Looking at the Chrome Devtools performance monitor, I quickly found the culprit; the javascript was taking over a second to parse!

It turned out, with my naive configuration, the bundle (singular at this point) was over 7 megabytes of uncompressed javascript. Essentially every module I used at some point in the site was being added to one big file that had to be downloaded and parsed before the site was usable.

So the first thing to do was to implement code splitting.

Code splitting is essentially telling webpack (or whatever module bundler you’re using) what code is used on what pages. When using the ES6 syntax this can be done semi-automatically. Compare the following:

Given the following files:

// login.jsx
import React from 'react'
import { reduxForms, Form } from 'redux-forms'

// ... other code

export default Login
// signup.jsx
import React from 'react'
import { reduxForms, Form } from 'redux-forms'

// ... other code

export default Signup
// admin.jsx
import React from 'react'
import { reduxForms, Form } from 'redux-forms'
import Users from 'users'
import Payments from 'payments'

// ... other code

export default Admin

Without code splitting:

 - login.jsx
   - redux-forms.js
 - signup.jsx
   - redux-forms.js
 - admin.jsx
   - users.jsx
   - payments.jsx

with code splitting:

 - redux-forms.js
 - react.js

 - login.jsx

 - signup.jsx

 - admin.jsx
 - users.jsx
 - payments.jsx

As you can see, code splitting will group shared modules into one bundle, then bundle modules based on how they’re used (commonly per page or module).

In my case, without code splitting, I was loading so much JS that the browser was choking on loading it, defeating one of the main benefits of using SSR! (interactivity)

At this point, I know I need code splitting, but how do I actually split the code?

Lesson one, React Router v4

React router is a library that essentially allows you to render different components based on which page you’re on, and if you look at the documentation, the way you’re essentially supposed to use it is like so:

import Login from './login'
import Signup from './signup'
import Admin from './admin'

const Comp = () => (
    <Route path="/login">
    <Route path="/signup">
    <Route path="/admin/:page">

export default Comp

The keen observer may realize the problem with this immediately; if you import all your modules in one file, it won’t split the bundle facepalm

Lesson two, React Router v4 + React-loadable.

So as this wasn’t my first rodeo ride, I remembered from my last time setting up SSR, that you can have React Router call webpack’s require to dynamically load modules in, something like <Route path="/signup" component={() => require('./signup.tsx')} Unfortunately, this doesn’t directly work because react doesn’t allow async components (as of v16) however you can make this work using a dummy component + setstate but as not too lead you too far into the bushes, I used react-loadable which does roughly the same thing.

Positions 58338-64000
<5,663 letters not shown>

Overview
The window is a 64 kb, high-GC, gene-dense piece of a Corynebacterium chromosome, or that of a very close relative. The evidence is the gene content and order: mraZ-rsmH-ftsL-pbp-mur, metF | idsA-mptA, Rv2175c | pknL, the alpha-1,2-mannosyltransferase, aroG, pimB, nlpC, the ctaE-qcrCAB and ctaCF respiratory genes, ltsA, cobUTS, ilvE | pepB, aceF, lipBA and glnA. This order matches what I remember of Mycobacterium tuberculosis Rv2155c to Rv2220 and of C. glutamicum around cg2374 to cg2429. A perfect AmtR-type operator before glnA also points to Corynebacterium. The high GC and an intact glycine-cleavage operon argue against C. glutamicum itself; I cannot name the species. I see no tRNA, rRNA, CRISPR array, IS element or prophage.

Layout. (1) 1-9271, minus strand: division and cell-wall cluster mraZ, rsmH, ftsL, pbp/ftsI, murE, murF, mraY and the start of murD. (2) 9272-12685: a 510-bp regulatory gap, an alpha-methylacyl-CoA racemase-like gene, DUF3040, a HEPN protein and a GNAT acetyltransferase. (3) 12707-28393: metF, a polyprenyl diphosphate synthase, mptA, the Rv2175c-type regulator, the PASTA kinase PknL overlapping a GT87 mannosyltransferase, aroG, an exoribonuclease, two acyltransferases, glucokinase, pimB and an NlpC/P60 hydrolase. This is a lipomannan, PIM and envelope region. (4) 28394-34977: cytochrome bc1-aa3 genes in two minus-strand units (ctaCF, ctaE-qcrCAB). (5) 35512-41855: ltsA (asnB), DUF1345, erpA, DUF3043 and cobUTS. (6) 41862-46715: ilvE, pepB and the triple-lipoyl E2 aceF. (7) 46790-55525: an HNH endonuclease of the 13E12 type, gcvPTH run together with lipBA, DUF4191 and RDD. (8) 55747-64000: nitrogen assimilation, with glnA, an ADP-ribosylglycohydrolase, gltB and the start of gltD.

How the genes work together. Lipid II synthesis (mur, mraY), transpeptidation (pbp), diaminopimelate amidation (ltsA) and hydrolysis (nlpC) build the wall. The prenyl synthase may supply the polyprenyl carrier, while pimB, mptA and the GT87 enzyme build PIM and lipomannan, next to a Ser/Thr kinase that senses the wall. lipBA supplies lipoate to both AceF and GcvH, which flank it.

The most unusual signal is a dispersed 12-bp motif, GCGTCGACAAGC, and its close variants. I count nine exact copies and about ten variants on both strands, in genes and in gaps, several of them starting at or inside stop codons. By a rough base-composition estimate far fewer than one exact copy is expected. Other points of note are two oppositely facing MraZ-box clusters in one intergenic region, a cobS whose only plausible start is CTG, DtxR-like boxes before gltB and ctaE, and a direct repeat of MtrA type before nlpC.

While this allowed components to be loaded ASYNCHRONOUSLY (great for not loading too much code upfront) it didn’t allow modules to be loaded synchronously.

Lesson three, an aside

I mentioned previously that there were two issues with the simple express based app serving scheme, and it’s related to why solutions #1 & #2 didn’t work. If you’ve been paying attention, you might wonder, how does the application know which route to render? On the client that’s easy, it merely looks at window.location but one recurring pain point of SSR is that you’re not running in the browser, so window definitely doesn’t exist. It turns out you need to inject the location into the app by using a different router implementation (in the case of React Router) like so

app.listen('/app', (req, res) => (
  const app = <StaticRouter location={req.location}>


// Side note, you can have JSX random in your server like this no problem, but you need to transpile it
// before using it in express/node. To achieve this, I have a separate file called render.js that gets compiled
// then required by index.js 

So with that fixed, it everything should work, right? Well…. of course not quite. So the best pattern I’ve found for making this work so far is not to define the routes inside the application directly, but inject them once the child components are known. We need a way to know which components match which routes ahead of time so that they can be synchronously loaded, that is, rendered in the “first pass” not once the page has already been loaded.